This is some material I have cut from my upcoming memoir, Six Years in Slovenia. The reason I’ve cut it is that it doesn’t really advance the story forward, but it’s kind of interesting on its own.
August 5, 2009, Brestanica train station
It is raining again. Only lightly, but that makes me happy because it is cool enough to get things done. I am going to Brezice again to finish what I started yesterday; that girl I sometimes see is here, the one I have an odd little story about that I don’t want to tell right now. I was a little freaked out by that but I still like her. She is not one of the fairy-like Slav beauties, but there is something graceful about her silhouette. I avoid striking up a conversation, though. I fear intimacy.
Friday November 6, 2009
Tonight Friday, 7 o’clock train from Dobova, I get off the train and the girl is there, walking up the platform and up the steps to the road. It’s her. I only see her from the back but I recognize the line of her graceful figure at once, and her boots. Impulsively I decide not to go to the WC as I usually do when getting off the train, as Krško’s WC is never open, but to follow her instead. She followed me one day, all the way to the end of the Trg, stood looking after me as I walked on then turned back.
She must live somewhere on the Trg; I am curious to see where she goes.
My hole-ridden, wet shoes squelch loudly and she hears this. But she already knows I am walking behind her; she turned and saw as I was walking up the steps to the road. She has a little LED flashlight flicking ahead of her. I follow, about fifty yards behind, through the dark rain-puddled streets. The streetlights cast white orbs that barely penetrate the dark, but set the wet street shining. Over the bridge she turns and looks back once, walking a bit faster; she walks in the road – to spare her nice boots? I worry that she is frightened of me in the same way that I was frightened of her on that day. But she has recognized me, so why would she be afraid? When she glances back, I look away. I don’t want her to think I’m following her. Even though that is exactly what I’m doing. Rain spatters on my dripping umbrella with its one broken spoke. The umbrella is not big enough to keep me completely dry.
She is wearing a knee-length skirt; she is brave for doing this in winter. She has a little black umbrella. I have seen her before, waiting for the train; envied her somewhat for being almost a smaller, more graceful version of myself. Only she has long, wavy hair in a knot at the back of her head instead of stringy flat hair like mine. She looks at me, too long. She does it with a friendly mien, a smile, but her gaze is too long and it disturbs me, it feels overly intimate, like she is searching me for something or is about to ask me for something. I live in terror of this, being asked for something I can’t give.
I had turned away from her on the platform until she finally looked away. Then I studied her figure and the back of her head. She would make a good painting. She is not beautiful, but there is something graceful and soft in the lines of her frame; I keep using the word graceful because it’s the most appropriate and I can’t think of another one. I want to look at her, but not to talk to her, and I am terrified of her turning her face towards me.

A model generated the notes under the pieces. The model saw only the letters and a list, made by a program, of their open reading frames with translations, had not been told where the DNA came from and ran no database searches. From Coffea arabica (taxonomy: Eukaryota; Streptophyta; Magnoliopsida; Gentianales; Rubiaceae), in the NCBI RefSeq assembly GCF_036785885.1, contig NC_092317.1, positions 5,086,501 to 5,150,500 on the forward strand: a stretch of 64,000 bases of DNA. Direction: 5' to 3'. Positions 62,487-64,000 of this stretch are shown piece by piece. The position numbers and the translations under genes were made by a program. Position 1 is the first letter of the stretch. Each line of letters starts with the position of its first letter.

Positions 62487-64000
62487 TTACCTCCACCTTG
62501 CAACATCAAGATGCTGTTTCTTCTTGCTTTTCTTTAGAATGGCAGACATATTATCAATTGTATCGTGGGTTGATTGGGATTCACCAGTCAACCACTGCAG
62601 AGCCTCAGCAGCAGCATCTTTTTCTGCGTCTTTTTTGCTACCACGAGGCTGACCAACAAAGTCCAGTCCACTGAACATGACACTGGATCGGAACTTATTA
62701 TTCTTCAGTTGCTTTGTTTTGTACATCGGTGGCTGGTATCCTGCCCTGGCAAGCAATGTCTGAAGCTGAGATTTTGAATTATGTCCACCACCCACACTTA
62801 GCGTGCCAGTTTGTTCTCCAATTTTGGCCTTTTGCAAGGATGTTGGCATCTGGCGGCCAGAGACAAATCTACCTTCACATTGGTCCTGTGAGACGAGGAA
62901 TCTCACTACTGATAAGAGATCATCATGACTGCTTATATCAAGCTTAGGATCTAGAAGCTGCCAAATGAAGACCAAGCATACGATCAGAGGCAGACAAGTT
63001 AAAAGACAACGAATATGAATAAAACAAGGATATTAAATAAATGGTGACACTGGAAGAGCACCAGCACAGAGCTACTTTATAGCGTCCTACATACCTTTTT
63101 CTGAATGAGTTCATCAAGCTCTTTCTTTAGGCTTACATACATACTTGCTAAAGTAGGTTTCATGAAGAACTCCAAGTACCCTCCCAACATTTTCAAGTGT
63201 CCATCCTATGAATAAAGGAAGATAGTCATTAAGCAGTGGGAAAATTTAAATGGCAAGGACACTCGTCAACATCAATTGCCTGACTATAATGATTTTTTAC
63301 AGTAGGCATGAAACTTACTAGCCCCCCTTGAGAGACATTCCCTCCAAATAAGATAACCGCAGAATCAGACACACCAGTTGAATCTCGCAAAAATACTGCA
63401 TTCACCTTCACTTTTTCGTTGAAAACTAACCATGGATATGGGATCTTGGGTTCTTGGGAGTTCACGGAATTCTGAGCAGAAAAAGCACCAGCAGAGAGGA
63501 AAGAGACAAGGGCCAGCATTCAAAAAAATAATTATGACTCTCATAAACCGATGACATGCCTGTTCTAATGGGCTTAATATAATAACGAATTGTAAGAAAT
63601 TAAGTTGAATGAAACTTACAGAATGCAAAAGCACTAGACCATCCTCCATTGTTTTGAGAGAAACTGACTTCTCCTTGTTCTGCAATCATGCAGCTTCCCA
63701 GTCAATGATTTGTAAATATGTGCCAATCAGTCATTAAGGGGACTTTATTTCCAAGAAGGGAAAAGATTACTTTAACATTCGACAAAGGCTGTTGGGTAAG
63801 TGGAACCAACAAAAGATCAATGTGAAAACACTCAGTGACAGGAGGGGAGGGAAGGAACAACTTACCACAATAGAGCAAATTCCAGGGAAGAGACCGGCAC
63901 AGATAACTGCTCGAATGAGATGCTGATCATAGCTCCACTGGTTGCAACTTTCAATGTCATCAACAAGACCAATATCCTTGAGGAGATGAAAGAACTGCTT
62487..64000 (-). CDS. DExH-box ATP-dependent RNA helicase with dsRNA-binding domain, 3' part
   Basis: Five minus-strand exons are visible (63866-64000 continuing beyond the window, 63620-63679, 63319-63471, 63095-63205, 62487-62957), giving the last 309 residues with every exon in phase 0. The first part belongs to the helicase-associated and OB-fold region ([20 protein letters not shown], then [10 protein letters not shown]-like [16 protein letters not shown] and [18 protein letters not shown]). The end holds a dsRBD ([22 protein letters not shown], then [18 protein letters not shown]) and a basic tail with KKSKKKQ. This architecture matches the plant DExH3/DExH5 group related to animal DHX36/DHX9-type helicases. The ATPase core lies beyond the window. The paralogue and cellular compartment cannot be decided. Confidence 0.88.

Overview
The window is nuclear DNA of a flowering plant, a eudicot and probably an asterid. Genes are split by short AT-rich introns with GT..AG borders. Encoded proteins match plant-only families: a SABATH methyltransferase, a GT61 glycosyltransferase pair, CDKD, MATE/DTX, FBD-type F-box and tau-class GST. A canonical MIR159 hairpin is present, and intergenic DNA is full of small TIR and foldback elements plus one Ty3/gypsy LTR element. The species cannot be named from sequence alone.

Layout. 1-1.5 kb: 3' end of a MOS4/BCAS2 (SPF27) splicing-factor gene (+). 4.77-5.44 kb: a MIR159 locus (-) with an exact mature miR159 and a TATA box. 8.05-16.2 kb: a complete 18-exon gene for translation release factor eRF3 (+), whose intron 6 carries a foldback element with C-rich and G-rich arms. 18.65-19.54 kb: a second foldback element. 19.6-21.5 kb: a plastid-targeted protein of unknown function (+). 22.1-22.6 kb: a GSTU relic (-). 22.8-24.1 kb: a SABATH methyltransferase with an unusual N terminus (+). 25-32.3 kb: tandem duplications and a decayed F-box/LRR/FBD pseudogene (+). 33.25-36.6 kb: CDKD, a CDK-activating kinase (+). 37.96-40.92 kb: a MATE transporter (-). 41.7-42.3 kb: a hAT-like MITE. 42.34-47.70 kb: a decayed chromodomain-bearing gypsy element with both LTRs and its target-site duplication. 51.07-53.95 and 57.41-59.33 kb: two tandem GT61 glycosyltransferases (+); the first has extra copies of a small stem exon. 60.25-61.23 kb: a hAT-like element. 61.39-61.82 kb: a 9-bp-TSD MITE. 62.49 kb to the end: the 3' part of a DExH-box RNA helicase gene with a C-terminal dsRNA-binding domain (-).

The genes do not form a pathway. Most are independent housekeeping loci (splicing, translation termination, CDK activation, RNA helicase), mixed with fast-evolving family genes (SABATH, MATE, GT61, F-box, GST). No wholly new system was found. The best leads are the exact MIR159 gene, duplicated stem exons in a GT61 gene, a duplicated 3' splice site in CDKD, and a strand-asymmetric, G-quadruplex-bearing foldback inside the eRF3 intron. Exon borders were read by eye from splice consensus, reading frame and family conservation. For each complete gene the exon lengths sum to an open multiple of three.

I am being unfriendly and unsociable and I know it; I am being rude. I am being rude to cover up my discomfiture; I cope with overstimulation by withdrawing. I regret the impression this behavior must make, but it’s a powerful protective reflex which is very difficult for me to overcome; I can only relax when I feel safe, and I so rarely feel safe.
I entered the waiting room and sat down once with the automatic “dan” and hearing two female voices answer. I didn’t realize one of them was her. When I realize it I am embarrassed and find something in my bag to occupy me until the train comes; she sits looking toward me with what seems like pleasant expectation; again I am flattered by this; what does she want from me?
Now she is nearly to the top of the slope, where the road leads to the highway. A car pulls up, the window is rolled down, the driver speaks to her, she gives a short answer. He has tried to pick her up, she has declined.
No one has tried this with me lately, though I do get fewer rude honks. It seems to be a local method for picking up girls in this sparsely-populated area. He drives on, she reaches the top of the slope and stops. Just stops short, as if she is waiting for someone. But maybe not. Maybe she wants to confront me. I keep walking up toward her, because I have to, to reach the crosswalk. Now she is facing me, smiling toward me; she has a smooth round forehead which I envy. The light glints on her irregular teeth; as I reach her I know I must greet her, it is the unwritten law of the country; not greeting is an insult and causes suspicion, so I glance her way and say, “čer”, she answers the same and I walk on across the road. Now I am in front, I can’t see if she is following me, I can’t look behind me to see where she is turning, if she goes into the Trg. I don’t see her again. I don’t hear anyone walking behind me but the rain is pattering loudly on the pavement. I inwardly laugh and chide myself for this cloak-and-dagger mystery. Any normal person would just TALK to her and find out the reason for her interest, but I am not normal. Worse, I don’t want her to know how normal I’m not. Only the tip of my iceberg of madness is showing and I want to keep it that way.
(“Trg” means market square. “dan” is short for “dober dan“, which is a Slovene greeting used during the day, “čer” is short for “dober večer“, a greeting used at night.)
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